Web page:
Kudzu Facts

Kudzu Facts
Kudzu, also known as Japanese arrowroot, is vine that belongs to the pea family. It originates from Japan and China, but it can be found around the world today. Kudzu grows in the mountains, fields and near the roads. It prefers shade. Kudzu is classified as noxious weed in almost all countries outside its native range. It easily occupies new areas and suffocates plants and bushes upon which it grows. Kudzu can also induce serious damage on the buildings and power lines. Despite its invasive nature, people cultivate kudzu in ornamental purposes, as a source of fuel and medicine.
Interesting Kudzu Facts:
Kudzu has trailing and climbing, hairy stem that grow at speed of 1 foot per day. One root produces up to 30 vines that can reach length of 60 feet per season.
Kudzu has compound leaves that consist of three oval or heart-shaped leaflets. Leaves are dark green, hairy and alternately arranged on the stem.
Kudzu produces purple flowers arranged in terminal clusters that can reach 12 inches in length. Flowers contain both types of reproductive organs (perfect flowers).
Kudzu blooms during June and July. Flowers emit sweet, pleasant fragrance which attracts bees, responsible for the pollination of this plant.
Fruit of kudzu is pod filled with seed. Fruit ripens in autumn.
Kudzu propagates via seed, stolons (slender horizontal stems) and rhizome.
Root, flowers and leaves of kudzu can be used in human diet. Starch extracted from root can be used instead of cornstarch. Flowers are used for the preparation of jelly.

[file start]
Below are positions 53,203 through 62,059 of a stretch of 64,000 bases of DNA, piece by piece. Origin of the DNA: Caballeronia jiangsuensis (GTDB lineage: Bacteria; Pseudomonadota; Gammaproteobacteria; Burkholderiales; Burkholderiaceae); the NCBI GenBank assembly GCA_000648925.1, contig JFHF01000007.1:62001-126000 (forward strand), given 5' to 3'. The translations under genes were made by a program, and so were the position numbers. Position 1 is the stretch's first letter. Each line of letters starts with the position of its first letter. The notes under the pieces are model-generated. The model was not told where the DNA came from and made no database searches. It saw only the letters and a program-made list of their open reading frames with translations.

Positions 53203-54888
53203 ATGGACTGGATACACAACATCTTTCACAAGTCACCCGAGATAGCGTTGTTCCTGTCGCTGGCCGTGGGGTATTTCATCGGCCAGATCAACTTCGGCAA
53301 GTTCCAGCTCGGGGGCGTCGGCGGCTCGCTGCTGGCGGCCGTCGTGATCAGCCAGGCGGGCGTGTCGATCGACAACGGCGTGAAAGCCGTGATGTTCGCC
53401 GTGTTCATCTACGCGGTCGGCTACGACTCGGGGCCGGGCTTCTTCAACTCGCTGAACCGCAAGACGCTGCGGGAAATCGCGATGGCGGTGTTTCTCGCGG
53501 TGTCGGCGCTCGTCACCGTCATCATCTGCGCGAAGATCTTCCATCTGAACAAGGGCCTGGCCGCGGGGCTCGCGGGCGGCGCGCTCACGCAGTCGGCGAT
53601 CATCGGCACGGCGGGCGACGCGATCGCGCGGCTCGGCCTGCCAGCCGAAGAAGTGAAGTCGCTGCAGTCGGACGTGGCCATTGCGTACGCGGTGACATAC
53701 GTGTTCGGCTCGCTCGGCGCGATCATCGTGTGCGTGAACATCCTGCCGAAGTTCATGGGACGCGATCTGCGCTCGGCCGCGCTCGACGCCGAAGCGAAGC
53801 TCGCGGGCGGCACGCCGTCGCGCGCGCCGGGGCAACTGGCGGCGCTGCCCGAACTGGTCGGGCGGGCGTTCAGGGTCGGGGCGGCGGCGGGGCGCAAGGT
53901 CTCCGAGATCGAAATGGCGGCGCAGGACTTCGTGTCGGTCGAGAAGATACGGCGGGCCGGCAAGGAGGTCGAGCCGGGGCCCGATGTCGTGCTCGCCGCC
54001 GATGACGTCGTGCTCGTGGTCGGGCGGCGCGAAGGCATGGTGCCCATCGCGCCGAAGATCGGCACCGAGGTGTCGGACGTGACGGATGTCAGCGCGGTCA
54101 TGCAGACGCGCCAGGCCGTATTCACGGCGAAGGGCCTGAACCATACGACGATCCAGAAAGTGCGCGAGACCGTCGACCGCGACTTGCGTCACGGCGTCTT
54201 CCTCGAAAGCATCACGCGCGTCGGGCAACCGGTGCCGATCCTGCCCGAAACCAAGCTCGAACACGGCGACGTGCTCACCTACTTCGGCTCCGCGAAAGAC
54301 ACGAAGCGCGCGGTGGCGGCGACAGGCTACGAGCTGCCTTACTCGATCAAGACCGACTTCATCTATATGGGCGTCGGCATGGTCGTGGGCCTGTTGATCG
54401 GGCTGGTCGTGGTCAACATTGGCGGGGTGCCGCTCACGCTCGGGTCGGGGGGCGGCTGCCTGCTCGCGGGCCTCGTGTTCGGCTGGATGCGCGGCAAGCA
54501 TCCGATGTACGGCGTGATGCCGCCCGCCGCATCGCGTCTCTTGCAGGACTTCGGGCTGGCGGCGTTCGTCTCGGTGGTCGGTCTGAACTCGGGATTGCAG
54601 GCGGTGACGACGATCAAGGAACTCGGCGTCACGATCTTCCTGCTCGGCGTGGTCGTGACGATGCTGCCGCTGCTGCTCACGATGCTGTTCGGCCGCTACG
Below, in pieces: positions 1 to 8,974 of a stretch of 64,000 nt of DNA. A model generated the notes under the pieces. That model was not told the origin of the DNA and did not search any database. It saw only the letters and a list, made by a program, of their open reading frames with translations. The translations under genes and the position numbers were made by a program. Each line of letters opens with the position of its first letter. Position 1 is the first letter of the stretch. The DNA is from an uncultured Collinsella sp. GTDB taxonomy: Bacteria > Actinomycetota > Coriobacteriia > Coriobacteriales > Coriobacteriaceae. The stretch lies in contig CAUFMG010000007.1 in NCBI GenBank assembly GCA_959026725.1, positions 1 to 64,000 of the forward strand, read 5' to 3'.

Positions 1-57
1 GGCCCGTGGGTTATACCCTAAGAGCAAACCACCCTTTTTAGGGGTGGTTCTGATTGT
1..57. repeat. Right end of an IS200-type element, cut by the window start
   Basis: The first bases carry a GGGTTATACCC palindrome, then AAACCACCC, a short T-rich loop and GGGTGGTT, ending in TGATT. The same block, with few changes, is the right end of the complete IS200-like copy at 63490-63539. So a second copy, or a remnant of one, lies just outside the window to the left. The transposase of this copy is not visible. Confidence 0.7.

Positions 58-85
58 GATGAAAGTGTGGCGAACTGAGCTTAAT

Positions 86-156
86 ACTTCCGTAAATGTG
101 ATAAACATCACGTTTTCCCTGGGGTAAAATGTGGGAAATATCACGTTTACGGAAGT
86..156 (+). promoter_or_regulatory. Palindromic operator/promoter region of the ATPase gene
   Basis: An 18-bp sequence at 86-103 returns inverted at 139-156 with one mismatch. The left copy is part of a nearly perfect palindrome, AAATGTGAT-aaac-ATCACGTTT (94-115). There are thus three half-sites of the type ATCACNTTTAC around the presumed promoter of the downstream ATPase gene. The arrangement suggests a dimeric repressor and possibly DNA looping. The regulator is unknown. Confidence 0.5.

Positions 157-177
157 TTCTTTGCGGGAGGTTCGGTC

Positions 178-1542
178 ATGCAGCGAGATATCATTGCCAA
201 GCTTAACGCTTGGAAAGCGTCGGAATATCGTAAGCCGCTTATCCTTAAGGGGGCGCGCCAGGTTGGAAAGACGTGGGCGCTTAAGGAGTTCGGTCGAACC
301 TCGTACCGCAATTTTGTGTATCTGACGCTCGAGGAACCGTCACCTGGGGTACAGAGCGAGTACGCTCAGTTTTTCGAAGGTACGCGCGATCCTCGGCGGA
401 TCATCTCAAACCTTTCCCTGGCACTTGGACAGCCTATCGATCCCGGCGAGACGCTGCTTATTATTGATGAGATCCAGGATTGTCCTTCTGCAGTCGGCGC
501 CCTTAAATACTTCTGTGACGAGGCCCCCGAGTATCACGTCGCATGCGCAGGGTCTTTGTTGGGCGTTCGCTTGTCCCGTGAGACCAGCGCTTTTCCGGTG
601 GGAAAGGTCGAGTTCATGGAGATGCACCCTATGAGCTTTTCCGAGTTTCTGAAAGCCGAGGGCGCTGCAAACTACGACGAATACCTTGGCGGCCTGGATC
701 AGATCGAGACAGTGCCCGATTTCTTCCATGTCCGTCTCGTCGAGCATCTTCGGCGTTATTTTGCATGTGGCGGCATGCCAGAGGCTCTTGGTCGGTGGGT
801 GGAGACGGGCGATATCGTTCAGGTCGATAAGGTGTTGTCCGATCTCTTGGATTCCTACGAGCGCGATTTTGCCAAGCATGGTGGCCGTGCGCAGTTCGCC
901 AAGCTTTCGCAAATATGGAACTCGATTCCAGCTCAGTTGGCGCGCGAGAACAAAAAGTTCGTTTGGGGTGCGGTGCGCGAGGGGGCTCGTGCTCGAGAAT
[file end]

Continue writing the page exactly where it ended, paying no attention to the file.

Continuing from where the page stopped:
Kudzu is important source of food for goats and llamas in the southern parts of the USA.
Rapid growth and ability to occupy new areas in short period of time is the reason why kudzu is also known as "foot a night vine", "mile a minute vine" and "vine that ate the south".
Name "kudzu" originates from Japanese word "kuzu" which means "plant".
Kudzu has very long root (size of adult man) that can prevent erosion and improve qualities of soil. Bacteria in the root of kudzu absorb atmospheric nitrogen and convert it into nitrate, plants-friendly type of nitrogen.
Kudzu (root) is used in traditional Chinese medicine in treatment of headache, migraine, thirst, allergies, diarrhea, hypertension, cardiovascular disorders and hypercholesterolemia. Root is also used to reduce craving for alcohol, and flowers to alleviate symptoms of hangover and facilitate detoxification of liver.
Kudzu can be used for the manufacture of cellulosic ethanol, type of biofuel which does not pollute atmosphere as much as conventional types of fuel.
Fresh and dried stems of kudzu can be used for weaving of baskets and for the manufacture of lamp shades and various sculptures. Fibers extracted from the stem, known as ko-hemp, are used for the manufacture of paper and cloth.
Kudzu is perennial plant (lifespan: more than 2 years).

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